Veal Saltimbocca; Shipping the shopping

 I confess.

I like to shop.

I don’t do it very often, and, fortunately for my wallet, I like window-shopping best.

Still, being on my own in the US for 2 weeks, it was inevitable that I succumbed to that great American past time.

What really clinched it for me was the new (to me) US Post Office’s flat rate shipping boxes.

One can ship up to 20 lbs (9 kilos) anywhere in the world for just over $40.00 (28 euro) – provided one can get it in the box provided.

That’s less than the charge for overweight luggage…. and one doesn’t have to schlep it around the airports.

The challenge, of course, is to get all the heavy stuff tucked into the box.

I’m a very good packer.

Everything you see was in that box.

Total weight?

15.2 pounds (7 kilos)

Told you I was good….



We expats all have our own little idiosyncrasies when it comes to what we miss most from the US and, more importantly, what we are willing to carry, and/or ship, back to our respective homes.


In my flat-rate box I shipped:

Jolly Ranchers (all the candy here is sweet – I like tart)
Green Chiles
2 bags of Wild Rice
Chocolate Calcium Chews (that was a new one for me – and I needed filler for the box)
Vitamins and Calcium (expensive here)
Tape replacement for mon mari (in inches)
My mother’s old recipe box (filled with Jolly Ranchers
Deodorant (a non-scented variety)
Shaker Cook Book (B-day gift)

In my suitcase I had:

Smoked Paprika from Penzey’s (3 bags)
Dry mustard from an Indian grocery (large bag)
Garlic powder (2 bags)
More vitamins
A few books
More Jolly Ranchers
A switch for mon mari‘s table saw
And a few new things to wear for both of us.

My suitcase came in at 49.5 pounds (22.5 kilos) – an entire half pound under the limit.  I could have gotten another bag of smoked paprika!

I decided, what with the recent kerfuffle over powders on aircraft, it was the prudent course of action to pack the powdered mustard, paprika and garlic rather than have it in my carry-on.


What was in my carry-on?

Magazines, of course.

And one last bag of Jolly Ranchers….

We all have our weaknesses, after all.

Another weakness I have is fresh sage.

There are certain dishes I only make in the fall.

This is my favorite:

Veal Saltimbocca

Veal Saltimbocca alla Romana alla Katie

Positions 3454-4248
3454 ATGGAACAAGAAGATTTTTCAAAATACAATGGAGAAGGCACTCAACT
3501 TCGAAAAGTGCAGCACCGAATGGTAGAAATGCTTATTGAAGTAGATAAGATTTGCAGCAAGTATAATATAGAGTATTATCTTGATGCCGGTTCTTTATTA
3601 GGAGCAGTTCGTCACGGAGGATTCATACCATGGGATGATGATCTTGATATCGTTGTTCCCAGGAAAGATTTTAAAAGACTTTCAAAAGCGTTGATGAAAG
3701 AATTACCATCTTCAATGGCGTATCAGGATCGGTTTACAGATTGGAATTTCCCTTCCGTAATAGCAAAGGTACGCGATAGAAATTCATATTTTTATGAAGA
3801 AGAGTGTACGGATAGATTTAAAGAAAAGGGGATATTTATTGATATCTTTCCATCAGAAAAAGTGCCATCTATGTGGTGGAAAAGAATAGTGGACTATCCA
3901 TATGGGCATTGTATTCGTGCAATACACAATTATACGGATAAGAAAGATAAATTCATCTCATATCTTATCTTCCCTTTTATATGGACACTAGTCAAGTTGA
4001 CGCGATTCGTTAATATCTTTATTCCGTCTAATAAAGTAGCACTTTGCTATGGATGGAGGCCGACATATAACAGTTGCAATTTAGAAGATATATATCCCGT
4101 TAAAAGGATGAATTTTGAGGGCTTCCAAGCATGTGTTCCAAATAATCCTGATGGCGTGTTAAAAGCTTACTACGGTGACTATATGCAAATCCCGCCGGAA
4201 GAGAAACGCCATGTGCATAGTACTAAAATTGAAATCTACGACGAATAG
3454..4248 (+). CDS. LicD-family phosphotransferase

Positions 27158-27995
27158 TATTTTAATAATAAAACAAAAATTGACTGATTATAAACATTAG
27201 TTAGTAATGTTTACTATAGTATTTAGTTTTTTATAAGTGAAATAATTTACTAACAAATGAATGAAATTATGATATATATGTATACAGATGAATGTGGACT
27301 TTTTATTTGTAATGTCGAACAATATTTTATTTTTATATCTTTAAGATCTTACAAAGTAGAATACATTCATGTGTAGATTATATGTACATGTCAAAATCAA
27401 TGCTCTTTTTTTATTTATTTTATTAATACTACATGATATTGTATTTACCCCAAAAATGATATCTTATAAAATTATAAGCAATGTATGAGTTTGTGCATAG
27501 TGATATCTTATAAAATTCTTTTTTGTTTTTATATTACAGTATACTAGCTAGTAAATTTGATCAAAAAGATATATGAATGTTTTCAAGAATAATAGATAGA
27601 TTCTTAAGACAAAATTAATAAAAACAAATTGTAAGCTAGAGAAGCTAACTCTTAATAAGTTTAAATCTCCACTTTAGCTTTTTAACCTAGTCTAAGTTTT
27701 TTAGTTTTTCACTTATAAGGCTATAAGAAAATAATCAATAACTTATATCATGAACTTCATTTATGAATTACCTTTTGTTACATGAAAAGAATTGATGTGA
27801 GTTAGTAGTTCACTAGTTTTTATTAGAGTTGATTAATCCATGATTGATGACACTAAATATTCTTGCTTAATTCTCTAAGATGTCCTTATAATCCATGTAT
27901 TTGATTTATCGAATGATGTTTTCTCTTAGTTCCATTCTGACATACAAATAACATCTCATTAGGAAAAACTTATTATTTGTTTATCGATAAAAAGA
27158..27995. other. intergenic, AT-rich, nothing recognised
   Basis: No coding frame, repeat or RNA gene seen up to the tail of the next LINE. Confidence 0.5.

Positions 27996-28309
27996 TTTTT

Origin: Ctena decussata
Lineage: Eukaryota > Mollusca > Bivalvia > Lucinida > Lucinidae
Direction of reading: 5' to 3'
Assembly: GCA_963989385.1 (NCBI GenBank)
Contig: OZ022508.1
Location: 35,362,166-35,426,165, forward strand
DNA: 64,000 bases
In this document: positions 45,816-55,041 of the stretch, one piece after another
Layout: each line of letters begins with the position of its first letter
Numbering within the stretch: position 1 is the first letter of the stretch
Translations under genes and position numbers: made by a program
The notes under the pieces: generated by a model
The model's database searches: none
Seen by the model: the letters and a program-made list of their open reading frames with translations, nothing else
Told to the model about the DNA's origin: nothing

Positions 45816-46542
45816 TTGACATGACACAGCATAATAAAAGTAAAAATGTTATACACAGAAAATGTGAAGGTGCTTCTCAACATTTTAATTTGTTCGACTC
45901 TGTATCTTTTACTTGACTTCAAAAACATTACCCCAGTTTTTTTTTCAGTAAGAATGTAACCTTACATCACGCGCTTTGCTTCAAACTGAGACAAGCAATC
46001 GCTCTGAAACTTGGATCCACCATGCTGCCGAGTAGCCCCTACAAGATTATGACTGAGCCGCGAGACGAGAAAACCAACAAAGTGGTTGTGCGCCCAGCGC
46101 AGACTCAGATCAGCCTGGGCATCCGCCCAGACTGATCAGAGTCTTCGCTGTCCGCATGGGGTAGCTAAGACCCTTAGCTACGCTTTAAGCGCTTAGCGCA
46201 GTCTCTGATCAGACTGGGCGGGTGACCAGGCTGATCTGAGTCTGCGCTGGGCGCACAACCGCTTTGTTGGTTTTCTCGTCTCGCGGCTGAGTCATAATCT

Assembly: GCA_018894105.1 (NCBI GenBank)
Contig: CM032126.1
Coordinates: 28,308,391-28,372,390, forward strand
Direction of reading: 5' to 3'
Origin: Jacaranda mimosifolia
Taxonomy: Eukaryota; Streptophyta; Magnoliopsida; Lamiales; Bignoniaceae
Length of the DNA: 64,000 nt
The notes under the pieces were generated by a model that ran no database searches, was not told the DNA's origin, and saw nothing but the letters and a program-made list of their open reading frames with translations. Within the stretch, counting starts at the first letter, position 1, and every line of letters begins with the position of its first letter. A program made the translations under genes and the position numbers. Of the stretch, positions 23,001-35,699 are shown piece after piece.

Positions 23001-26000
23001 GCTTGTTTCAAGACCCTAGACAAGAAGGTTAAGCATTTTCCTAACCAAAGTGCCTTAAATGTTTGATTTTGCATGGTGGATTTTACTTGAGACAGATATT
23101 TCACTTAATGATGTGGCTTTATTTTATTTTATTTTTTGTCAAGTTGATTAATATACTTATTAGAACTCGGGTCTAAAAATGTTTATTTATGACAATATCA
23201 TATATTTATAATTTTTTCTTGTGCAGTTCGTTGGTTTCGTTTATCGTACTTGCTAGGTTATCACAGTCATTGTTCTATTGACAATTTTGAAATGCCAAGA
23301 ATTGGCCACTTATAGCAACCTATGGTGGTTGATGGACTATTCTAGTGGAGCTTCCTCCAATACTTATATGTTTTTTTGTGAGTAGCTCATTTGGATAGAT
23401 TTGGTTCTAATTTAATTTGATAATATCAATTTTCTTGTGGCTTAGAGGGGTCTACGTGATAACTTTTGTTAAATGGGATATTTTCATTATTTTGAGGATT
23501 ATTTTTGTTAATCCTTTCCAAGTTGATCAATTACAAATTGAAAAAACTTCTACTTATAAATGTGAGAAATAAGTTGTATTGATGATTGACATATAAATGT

6 thin (or pounded) veal scallops, 10oz (300gr) total weight
3 slices Prosciutto, sliced in half

2oz (60gr) Gruyère, shredded
12 large, fresh sage leaves
1 tbs olive oil
1/2 cup Marsala can substitute Madeira
1/2 cup beef stock
2 tbs tomato paste

Heat oil in large nonstick skillet. Quickly brown veal scallops on both sides. Remove and put on an oven-safe platter. Add Marsala and beef stock to skillet and let simmer while you assemble the Saltimbocca.

Place 2 sage leaves on each veal scallop. Lay a slice of ham on top of the sage and sprinkle with cheese. After the sauce has simmered and reduced a bit add the tomato paste to thicken it. Spoon a bit of the sauce on and around the veal. Put the saltimbocca into a 225F (105C) for 10 minutes. This allows the cheese to melt, the ham and sage to cook a bit and the flavors to blend.
More importantly it allows you to relax and enjoy a fist course with all the work finished. Remove and serve with remaining sauce on the side.

In addition to the above, for the week of September 25 we have Stuffed Mushrooms, Tomato Garlic Soup, Butternut Squash and Sage Risotto, Pasta with Sausage, Avocado and Sage and more….

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14 thoughts on “Veal Saltimbocca; Shipping the shopping”

  1. Welcome back home, Katie! I loved seeing what you packed to bring back to the US with you! Jolly Ranchers – who would have known?! 😉

  2. Ihave found that when traveling along with 2 small children you can be .5 pounds over the limit and they will not make you repack; however, my husband traveling alone was .5 over and guess what, he had to reach in and pull something out that went into his carry on computer bag.
    I too miss things from the US and I am only a few hundred miles away.